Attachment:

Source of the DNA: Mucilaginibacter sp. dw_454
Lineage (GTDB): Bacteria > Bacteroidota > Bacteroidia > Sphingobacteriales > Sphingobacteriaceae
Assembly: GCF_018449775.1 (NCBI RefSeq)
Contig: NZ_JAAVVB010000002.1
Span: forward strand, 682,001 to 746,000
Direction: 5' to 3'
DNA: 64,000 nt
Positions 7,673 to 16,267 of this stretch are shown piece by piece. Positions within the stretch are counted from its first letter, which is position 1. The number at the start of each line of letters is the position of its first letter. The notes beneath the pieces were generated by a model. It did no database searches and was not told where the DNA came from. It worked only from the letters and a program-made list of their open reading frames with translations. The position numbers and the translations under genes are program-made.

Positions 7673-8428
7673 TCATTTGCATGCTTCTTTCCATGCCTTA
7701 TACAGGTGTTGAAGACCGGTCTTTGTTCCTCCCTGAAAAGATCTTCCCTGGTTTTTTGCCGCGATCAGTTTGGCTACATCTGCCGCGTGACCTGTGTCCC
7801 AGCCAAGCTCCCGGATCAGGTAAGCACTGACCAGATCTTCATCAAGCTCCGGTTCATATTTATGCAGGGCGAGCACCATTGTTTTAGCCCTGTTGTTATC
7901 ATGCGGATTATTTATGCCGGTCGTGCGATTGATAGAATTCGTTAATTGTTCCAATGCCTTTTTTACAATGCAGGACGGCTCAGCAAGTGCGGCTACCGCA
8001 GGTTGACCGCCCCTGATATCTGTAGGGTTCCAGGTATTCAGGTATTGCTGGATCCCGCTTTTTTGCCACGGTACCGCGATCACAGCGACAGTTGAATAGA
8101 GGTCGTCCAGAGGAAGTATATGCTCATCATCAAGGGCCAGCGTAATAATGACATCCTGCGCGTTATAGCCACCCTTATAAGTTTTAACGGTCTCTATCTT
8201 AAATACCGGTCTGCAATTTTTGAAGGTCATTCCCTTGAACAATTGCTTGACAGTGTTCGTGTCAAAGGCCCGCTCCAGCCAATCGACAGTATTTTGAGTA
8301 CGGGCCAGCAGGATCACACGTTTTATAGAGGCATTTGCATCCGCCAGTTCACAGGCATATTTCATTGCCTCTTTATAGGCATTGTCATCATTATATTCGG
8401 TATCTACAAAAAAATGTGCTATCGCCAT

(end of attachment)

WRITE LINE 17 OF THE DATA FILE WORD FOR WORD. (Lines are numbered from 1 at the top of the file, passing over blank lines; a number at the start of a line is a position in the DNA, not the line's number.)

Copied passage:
8301 CGGGCCAGCAGGATCACACGTTTTATAGAGGCATTTGCATCCGCCAGTTCACAGGCATATTTCATTGCCTCTTTATAGGCATTGTCATCATTATATTCGG